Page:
While on one hand, my own faith that love dictates my epistemology, it coincides with a life that beyond abundant material privilege, has miraculously minimized the personal cost of my many mistakes and misunderstandings, and brought richness and depth to my relations. Thus, I am in a place where the blessings that happen to me like meeting extraordinary people, enjoying security in a family and returning home are also seemingly miraculous things that happen to me rather than things I make happen. If my approach to life has anything to do with such good fortune, I can only imagine that there is a will implicit in the force of love that is somehow enhanced in my relations by my appreciation of it, and thereby reinforces my continued will to try love before fighting as a way of life. It also offers me the comfort of believing that the life I enjoy was not conceived in my mother’s womb nor will end when my heart stops.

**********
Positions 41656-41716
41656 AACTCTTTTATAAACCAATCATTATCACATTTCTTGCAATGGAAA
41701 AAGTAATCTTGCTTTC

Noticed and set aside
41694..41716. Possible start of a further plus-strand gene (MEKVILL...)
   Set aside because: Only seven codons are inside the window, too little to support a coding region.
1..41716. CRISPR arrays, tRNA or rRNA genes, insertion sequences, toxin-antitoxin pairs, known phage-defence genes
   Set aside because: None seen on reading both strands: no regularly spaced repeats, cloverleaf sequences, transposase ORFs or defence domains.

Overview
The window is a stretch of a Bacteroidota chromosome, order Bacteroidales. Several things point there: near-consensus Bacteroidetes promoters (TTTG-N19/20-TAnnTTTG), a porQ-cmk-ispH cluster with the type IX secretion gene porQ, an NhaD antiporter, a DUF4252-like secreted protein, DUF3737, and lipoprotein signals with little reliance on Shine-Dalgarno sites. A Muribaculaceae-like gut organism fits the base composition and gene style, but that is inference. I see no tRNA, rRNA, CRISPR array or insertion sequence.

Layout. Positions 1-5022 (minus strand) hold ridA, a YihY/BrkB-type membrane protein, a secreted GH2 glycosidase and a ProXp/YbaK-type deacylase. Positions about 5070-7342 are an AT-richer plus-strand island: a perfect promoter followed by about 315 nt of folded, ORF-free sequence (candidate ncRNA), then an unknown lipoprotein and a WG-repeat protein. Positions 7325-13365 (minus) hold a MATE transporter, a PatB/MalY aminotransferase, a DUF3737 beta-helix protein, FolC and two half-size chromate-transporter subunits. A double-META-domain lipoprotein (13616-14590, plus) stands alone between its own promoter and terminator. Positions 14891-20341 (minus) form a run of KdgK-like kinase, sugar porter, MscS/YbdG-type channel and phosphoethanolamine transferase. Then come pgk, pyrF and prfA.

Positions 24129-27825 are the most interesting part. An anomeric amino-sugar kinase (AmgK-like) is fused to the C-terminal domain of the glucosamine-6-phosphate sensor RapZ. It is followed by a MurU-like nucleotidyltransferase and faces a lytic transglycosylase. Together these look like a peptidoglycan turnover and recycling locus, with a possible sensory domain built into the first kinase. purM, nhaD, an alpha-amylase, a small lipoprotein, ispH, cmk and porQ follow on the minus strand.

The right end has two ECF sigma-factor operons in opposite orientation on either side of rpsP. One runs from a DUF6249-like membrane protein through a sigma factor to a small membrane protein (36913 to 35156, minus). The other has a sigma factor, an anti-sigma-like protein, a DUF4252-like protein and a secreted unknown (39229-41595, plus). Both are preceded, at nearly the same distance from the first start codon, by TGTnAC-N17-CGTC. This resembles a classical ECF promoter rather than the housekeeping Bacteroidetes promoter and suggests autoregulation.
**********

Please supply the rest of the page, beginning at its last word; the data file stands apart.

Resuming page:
This is my first published attempt at describing the religious leap of faith that underlies my lifetime of social inquiry and action. It is a standpoint no more religious than what it taken for secular science—a standpoint which I believe carries religion beyond the political dogma and sense of personal righteousness and rightness implied by faith in individual social determinism. I am sensitive to the consternation I may have caused by outing the religiosity of science as I experience it. I hope this first crude attempt to describe my faith helps people who evaluate my claims to knowledge to see beyond religious stereotypes, and to understand the humble obligation I feel, in all honesty, to give thanks for blessings and knowledge I receive from a force beyond human control. Love and peace--hal